May it Please the Palate: Recipes gone bad . . . How bad? Think 'Fish Balls' with 'Soy Pulp Cookies' for dessert

The past couple of weeks have found me going over my old recipe collections, and my mind drifted to a website that features Weight Watcher recipe cards from the 70s (

Warning: do not open this site in the office, unless you want your co-workers to come rushing in to see why you're writhing on the floor making gagging noises.

Try recipes like "Cabbage Casserole Czarina," "Fish Balls," "Snappy Mackerel Casserole," and "Slender Quenchers." Or better yet - don't try them.

What really makes this site are the pictures - dishes posed bizarrely with ceramic animals and other random knickknacks - and the snide commentary, such as this one for "Caucasian Shashlik": "I have no idea what ''shashlik'' is. All I know about this dish is that it's meat. And that the meat's, uh... caucasian."

Or "Jellied Tomato Refresher": "Yes, let's have these in brandy snifters. Let's just tip our heads back and let the chunks slide in."

And these words with "Fluffy Mackerel Pudding": "Once upon a time the world was young and the words ''mackerel'' and ''pudding'' existed far, far away from one another. One day, that all changed. And then, whoever was responsible somehow thought the word fluffy would help."

Where can you find bad recipes in your own home? Try the oldest cookbooks you have, preferably the ones from the church ladies who try helplessly to translate their family favorites into something orderly.

Or the ones that evoke an earlier era when people ate things that today would make your jaw drop (e.g., my version of the Joy of Cooking includes recipes for squirrel and muskrat).

My own cookbook collection has a few gems.

I have "The Farm Vegetarian Cookbook" that features someone's Uncle Bill, a former New York delicatessen manager who was apparently forced by hippies in a commune to cook vegetarian recipes.

He got his retribution by giving them "Uncle Bill's Turnip Appetizer," "Uncle Bill's Sauerkraut Soup," and pickled "lox" made with eggplant, which reminds us to "serve on bagels with soy cream cheese."

Don't miss the "Marinated Kohlrabi" recipe, which closes with the advice, "Proceed with canning instructions or eat in one hour." Why do I have to wait an hour? Is it like swimming?

That same cookbook has an entire section on cooking with gluten, including "Gluten Roast," "Oven Fried Gluten," and "Janice's Barbeque Gluten Ribs."

Unfortunately, I didn't notice any gluten-free versions.

I also own "Home Drying Vegetables Fruits & Herbs" which still features the $.50 cent sticker from the Wayne State University bookstore.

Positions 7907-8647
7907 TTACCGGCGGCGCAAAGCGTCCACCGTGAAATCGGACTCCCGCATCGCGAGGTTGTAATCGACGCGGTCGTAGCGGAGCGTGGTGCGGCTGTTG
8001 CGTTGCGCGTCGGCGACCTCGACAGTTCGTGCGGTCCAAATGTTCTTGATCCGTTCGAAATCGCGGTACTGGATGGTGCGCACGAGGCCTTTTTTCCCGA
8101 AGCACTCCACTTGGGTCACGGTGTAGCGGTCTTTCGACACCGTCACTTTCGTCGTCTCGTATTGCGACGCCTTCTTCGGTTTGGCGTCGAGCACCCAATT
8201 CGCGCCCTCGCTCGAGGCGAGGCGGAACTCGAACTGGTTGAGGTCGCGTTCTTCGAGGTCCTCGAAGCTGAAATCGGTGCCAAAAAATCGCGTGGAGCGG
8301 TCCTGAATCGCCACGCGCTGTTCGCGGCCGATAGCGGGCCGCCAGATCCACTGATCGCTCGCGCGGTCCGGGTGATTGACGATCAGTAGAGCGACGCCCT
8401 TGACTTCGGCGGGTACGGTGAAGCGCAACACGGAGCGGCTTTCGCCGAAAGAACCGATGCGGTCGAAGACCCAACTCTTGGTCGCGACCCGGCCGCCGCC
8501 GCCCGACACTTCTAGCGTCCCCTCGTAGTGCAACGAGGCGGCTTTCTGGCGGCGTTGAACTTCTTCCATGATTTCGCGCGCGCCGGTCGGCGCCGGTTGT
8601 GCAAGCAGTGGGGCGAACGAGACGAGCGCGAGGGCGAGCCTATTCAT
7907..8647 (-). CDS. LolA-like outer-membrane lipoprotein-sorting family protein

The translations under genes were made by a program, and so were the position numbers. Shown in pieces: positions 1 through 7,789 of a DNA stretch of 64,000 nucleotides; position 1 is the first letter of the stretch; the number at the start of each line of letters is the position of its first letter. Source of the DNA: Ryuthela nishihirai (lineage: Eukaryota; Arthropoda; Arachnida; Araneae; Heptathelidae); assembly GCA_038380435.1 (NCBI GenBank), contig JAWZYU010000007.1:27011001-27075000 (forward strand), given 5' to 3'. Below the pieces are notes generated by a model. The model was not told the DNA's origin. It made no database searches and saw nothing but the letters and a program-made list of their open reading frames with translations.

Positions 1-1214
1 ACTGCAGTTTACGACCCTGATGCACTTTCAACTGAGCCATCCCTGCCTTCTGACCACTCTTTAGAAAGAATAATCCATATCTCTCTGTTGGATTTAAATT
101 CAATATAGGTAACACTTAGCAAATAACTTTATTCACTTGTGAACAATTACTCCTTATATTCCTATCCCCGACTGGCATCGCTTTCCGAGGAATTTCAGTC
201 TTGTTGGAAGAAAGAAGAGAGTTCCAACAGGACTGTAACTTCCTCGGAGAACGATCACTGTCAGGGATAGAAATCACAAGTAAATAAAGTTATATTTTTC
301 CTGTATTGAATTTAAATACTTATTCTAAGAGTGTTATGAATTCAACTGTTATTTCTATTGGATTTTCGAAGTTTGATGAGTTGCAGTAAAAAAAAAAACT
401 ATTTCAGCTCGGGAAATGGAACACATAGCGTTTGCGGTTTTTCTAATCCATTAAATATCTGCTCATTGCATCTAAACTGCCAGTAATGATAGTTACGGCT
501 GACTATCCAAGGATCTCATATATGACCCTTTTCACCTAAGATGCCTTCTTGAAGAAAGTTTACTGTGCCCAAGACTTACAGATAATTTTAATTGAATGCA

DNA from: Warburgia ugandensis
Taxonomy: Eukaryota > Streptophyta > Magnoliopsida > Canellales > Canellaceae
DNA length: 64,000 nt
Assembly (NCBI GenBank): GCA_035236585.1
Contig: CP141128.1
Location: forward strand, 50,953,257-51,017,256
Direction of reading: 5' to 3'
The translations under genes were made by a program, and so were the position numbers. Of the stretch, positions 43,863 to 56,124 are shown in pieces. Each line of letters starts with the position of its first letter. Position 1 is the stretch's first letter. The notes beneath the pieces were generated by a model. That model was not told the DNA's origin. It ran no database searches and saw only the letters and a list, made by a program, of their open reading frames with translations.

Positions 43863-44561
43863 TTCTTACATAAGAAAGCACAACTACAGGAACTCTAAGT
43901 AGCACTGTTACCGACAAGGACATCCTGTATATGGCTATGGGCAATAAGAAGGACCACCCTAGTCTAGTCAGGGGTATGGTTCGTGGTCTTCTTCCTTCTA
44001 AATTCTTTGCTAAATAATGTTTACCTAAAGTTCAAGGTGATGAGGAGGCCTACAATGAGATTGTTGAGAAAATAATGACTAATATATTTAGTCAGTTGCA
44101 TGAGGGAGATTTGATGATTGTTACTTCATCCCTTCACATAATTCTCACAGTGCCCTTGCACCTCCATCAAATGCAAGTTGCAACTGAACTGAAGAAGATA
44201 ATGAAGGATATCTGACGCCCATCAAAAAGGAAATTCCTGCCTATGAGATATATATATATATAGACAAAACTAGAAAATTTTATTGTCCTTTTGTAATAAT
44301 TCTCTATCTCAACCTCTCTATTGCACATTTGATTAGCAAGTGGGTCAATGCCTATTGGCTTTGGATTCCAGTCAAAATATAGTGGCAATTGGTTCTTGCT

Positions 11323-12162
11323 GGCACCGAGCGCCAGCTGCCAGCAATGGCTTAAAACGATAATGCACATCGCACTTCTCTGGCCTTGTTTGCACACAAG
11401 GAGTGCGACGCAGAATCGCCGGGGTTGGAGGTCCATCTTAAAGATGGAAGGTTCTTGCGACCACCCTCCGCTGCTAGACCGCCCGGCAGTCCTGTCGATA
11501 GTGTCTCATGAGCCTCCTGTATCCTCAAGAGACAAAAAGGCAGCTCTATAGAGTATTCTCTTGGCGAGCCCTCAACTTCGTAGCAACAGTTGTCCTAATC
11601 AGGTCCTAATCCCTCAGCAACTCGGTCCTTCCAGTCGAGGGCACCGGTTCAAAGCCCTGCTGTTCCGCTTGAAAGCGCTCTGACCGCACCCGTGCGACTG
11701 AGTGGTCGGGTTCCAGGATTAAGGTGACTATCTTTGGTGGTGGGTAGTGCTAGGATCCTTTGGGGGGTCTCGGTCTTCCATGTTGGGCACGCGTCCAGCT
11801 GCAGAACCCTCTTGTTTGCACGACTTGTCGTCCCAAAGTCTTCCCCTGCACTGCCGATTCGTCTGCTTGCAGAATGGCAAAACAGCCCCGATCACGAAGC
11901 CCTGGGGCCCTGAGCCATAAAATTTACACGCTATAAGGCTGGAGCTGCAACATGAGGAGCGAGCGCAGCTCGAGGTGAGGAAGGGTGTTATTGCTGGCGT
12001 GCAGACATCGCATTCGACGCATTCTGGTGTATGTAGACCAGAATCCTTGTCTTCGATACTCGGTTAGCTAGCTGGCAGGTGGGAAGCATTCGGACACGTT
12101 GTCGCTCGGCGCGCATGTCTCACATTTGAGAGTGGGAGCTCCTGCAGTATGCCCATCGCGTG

The premise of the book doesn't sound so bad until you get to the actual recipes, like the one for carrot pudding featuring dried carrots, chopped suet, dried raisins, sugar, flour, and cinnamon. Not sure if that's for people, or birds.

Speaking of which, the "Groaning Board" cookbook from 1977 has something called "Bird's Nest" that goes like this: "On a bed of bean sprouts, spread grated cheese. Broil or bake briefly, lade on hot tomato sauce and top with a clump of cottage cheese." Yes, a "clump!" Boy, does that make it sound good!

"Fast and Fabulous Appetizers" almost appears normal in spots, but then veers dangerously into the Weight Watcher Recipe Card territory, with "Wonderful Onion Puffies," "Things in Blankets" ("watch your guests' faces when they see a platter of these dough-wrapped morsels"), and "Peanut Prunes" with prunes, peanut butter, and bacon.

How about the politically incorrect name "Bombay Babies?" which explains: "This time the prunes are stuffed with chutney. Delicious."

And I love the trend that has dishes named after their creator: "Karen's Tuna Balls," "Ellen's Broiled Oysters," and "Daniel's Roquefort Endive." Now we all know why Daniel is leaving tonight on a plane.

I must have picked up "Potluck Potato Recipes from Ireland" in the UK, judging from the price tag in pounds. Every dish, from soup to dessert, includes potatoes. Don't you just want to try "Pineapple Potato Delight" tonight? Who ever thought up putting "Delight" at the end of an incongruous matching of food items to somehow tie them together into a delicious whole?

If you're not yet convinced, the recipe description says "This one adds drama to a dinner menu." That's supposed to be an inducement?!

The recipe for "Friendly Potatoes" made me sad. Why would I want to eat my friends?

After all this, I'm sure you want some dessert:

Soy Pulp Cookies

From "The Farm Vegetarian Cookbook"


2 cups flour

1/2 tsp. salt

4 tsp. baking powder

2 cups soy pulp ...

... Yes, 2 whole cups. You want to be sure to taste that soy pulp.

On second thought, you probably don't.

Nick Roumel is a principal with Nacht, Roumel, Salvatore, Blanchard and Walker, P.C., a litigation firm in Ann Arbor specializing in employment litigation.

He also has many years of varied restaurant and catering experience, has taught Greek cooking classes, and writes a food/restaurant column for "Current" magazine.

He can be reached at:

Published: Thu, Nov 24, 2011